San Francisco, CA, June 12, 2019 – KQED’s award-winning nature series Deep Look has crossed the prestigious one million subscribers mark on YouTube, earning it a coveted gold play button. The series has built its popularity exploring big science concepts by going very small, combining the cinematic tradition of PBS nature documentaries with the short, personal, question-driven style of popular YouTube shows.
"Deep Look is the first station-produced PBS Digital Studios series to hit one million subscribers, and the PBSDS team and I are thrilled. The series has earned its spot as one of the best science series online with its combination of incredible macro footage and memorable stories from some of the smallest (and sometimes weirdest) corners of the natural world. Deep Look is a great example of what happens when PBS stations combine their storytelling and production skills with an engaging digital-first approach. We are proud to have KQED’s Deep Look in the PBS Digital Studios family, and can’t wait to see where the show goes next,” says Adam Dylewski, PBS Digital Studios’ director of programming.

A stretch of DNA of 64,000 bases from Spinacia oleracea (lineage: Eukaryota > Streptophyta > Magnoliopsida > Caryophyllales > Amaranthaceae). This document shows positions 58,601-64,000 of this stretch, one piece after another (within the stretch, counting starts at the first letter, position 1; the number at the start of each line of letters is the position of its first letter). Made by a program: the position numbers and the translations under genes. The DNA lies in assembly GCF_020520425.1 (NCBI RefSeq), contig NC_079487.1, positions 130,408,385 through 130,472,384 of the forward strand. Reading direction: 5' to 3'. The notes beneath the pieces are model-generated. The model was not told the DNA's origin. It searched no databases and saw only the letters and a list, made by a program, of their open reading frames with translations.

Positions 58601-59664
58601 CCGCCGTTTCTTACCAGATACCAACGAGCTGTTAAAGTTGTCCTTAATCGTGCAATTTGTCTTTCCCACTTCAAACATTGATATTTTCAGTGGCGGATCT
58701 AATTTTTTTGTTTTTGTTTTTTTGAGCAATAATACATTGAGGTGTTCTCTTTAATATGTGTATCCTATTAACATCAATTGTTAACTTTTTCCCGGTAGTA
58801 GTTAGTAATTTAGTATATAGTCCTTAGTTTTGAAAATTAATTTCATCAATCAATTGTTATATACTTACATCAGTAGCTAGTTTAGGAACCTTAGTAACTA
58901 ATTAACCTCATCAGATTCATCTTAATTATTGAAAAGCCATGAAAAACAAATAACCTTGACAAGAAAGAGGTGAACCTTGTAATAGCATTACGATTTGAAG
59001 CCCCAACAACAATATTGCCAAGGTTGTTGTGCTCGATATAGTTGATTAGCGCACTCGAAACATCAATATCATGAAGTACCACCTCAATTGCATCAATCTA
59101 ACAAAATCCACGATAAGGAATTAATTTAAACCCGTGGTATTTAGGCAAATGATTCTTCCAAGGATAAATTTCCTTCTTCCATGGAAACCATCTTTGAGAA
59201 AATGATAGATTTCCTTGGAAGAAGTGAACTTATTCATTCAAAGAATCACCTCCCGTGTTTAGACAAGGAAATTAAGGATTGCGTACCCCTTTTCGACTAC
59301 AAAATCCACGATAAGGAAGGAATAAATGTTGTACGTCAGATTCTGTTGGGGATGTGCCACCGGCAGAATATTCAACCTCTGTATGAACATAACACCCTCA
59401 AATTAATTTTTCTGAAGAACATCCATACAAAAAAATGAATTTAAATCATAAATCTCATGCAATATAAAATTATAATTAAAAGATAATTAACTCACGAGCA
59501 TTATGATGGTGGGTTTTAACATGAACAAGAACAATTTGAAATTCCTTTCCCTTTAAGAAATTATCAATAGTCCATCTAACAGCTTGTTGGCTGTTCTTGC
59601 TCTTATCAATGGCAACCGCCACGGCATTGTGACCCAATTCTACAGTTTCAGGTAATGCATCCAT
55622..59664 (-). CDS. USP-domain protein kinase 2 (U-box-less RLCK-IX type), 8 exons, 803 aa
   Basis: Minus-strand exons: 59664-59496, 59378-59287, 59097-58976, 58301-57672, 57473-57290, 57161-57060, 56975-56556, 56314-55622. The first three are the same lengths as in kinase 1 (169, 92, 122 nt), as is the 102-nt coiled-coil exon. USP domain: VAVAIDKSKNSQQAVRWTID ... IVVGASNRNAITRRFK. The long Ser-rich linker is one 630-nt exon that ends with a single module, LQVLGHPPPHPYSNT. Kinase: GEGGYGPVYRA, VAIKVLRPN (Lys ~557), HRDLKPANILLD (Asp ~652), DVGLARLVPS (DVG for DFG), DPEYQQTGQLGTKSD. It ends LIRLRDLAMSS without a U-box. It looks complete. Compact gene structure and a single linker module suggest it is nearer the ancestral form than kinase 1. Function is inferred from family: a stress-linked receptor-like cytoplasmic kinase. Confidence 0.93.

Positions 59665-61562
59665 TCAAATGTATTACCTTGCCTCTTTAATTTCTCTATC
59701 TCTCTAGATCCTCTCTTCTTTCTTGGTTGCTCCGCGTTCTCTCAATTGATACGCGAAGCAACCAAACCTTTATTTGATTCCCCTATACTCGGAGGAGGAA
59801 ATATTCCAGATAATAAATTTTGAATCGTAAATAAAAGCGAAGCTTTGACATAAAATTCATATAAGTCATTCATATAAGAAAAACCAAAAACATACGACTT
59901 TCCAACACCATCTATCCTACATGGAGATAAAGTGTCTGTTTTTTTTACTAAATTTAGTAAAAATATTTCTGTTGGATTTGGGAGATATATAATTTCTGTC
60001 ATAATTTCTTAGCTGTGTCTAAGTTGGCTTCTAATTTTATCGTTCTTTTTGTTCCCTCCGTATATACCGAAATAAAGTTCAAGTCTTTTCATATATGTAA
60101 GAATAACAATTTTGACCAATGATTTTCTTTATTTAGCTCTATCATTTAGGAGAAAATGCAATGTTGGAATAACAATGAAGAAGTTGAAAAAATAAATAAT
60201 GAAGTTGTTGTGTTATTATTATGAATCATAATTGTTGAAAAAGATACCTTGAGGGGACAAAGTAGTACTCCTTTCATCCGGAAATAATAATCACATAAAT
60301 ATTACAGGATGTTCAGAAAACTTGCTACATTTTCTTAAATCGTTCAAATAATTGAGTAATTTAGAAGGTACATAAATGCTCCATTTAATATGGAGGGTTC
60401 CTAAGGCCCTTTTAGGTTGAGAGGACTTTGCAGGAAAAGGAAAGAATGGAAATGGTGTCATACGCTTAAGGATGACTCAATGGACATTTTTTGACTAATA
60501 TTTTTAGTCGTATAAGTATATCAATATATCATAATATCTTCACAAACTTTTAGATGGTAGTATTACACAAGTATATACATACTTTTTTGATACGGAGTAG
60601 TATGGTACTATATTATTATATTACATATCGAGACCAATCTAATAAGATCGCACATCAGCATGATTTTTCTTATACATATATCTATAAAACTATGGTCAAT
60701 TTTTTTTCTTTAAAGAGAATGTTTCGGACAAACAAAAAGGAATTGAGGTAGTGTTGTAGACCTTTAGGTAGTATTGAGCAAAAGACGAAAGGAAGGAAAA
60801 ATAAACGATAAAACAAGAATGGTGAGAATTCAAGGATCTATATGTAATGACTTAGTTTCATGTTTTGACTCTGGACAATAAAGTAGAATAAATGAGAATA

“From our first video about the pygmy sea horse’s incredible camouflage to our latest video about the fearsome wormlion and its sandy pit, Deep Look reveals and shares the wonder of nature just beyond the edge of our visible world,” says Craig Rosa, Deep Look’s series producer. “We truly love making these episodes, but it’s so incredible that the series has resonated with so many viewers across the globe. We want to thank our subscribers and fans who got us to this wonderful milestone.”
Deep Look’s unique three-to-five minute episodes are shot in ultra-HD (4K), using macro cinematography and video microscopy and are released approximately twice a month. Deep Look was originally created to reach a millennial audience on YouTube and it has achieved this goal. Seventy percent of Deep Look viewers are aged 18-34, much younger than the traditional PBS primetime viewer whose average age is over 65. Since the series launched in October 2014 in collaboration with PBS Digital Studios, it has produced over 90 episodes receiving more than 100 million views overall and will be releasing its 100th episode this September.
“Filming wildlife is always unpredictable. Animals are usually on their own schedule and we have to work hard to capture their often tiny but amazing behaviors. A big part of that is working with scientists to figure out what we can film,” says Josh Cassidy, Deep Look’s lead producer and cinematographer, who also came up with the original concept for the series. “Besides our fans, we also want to thank all of the researchers we’ve worked with over the years for giving us access to their labs and research. We’d never be able to tell so many different types of stories without their expertise.”